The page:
Ljubljana offering refuge to Syrian writer Souzan Ali

Ljubljana – Syrian author and refugee Souzan Ali has been living in Ljubljana since last summer after she sought refuge in Slovenia’s capital under the UNESCO City of Literature programme and the ICORN network of cities helping persecuted writers and other artists. Ali is on a writing residency at the Slovenian Pen Centre.

On Monday, a day before International Women’s Day, Tanja Tuma, the head of the Slovenian Pen, presented Ali’s work. Ali, born in 1984, embarked on a writing career ten years ago, and her work has been published in prominent Arabic literary journals and newspapers.

Her well-received poetry debut The Woman in My Mouth was published in Italy, and her second poetry collection I Want to Kill You in a Place that Loves Us was published in Egypt.

She is also a playwright, having written an award-winning monodrama titled Arabic Kohl which follows a Syrian woman who lost her family in an explosion.

Ali received the two-year writing residency in Ljubljana in cooperation with the Slovenian Pen Centre, which is participating in the project of offering refuge to persecuted artists. She would like to stage her new play Let Me See My Death in the capital.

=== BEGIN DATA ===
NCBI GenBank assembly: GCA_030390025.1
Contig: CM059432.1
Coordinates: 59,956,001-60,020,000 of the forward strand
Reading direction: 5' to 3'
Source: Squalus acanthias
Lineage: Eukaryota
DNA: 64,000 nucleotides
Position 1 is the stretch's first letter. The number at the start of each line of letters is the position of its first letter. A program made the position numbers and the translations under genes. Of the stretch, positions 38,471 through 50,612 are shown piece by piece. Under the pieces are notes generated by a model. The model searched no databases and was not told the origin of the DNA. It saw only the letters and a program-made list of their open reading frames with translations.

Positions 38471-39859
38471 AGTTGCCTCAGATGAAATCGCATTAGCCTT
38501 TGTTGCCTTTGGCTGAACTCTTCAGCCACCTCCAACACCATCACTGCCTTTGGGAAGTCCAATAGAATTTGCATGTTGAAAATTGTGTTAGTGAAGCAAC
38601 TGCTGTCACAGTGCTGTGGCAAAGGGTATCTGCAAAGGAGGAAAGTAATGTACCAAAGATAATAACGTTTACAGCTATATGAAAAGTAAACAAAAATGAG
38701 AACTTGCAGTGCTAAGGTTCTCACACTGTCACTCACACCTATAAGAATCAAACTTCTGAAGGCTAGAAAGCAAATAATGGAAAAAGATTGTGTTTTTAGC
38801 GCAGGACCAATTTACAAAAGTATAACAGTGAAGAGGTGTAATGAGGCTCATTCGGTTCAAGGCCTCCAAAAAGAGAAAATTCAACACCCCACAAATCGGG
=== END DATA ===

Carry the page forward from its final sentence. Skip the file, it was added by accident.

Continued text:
The writer has earned acclaim in Syria for her work and is known elsewhere too, said Algerian writer Said Khatibi, who has been living in Slovenia for several years.

Her works have been translated into German, Flemish, French, Kurdish and English, among other languages. Khatibi described her as one of the distinctive voices of her generation known for her desire to bring something new to Arabic literature.

Ali said she was one of the last writers to leave Syria as a vast majority of writers who have been defending human rights had done that already before her.

Cultural life in Syria is under the control of the regime, she said, adding she had become a persona non grata after a newspaper for which she had worked as a journalist was closed down. All in all, women in Syria are worse off than men, she noted.

It was difficult to arrive in Ljubljana since the world is not welcoming to Syrians, Ali said. She had to buy a visa to arrive in Egypt, the only city in the Arab world where Slovenia has an embassy, added ICORN official Jasmina Rihar.

Ljubljana has so far welcomed six refugees in cooperation with the network, which includes 75 cities, mostly in Europe. Some get a work permit and stay, others leave for other countries.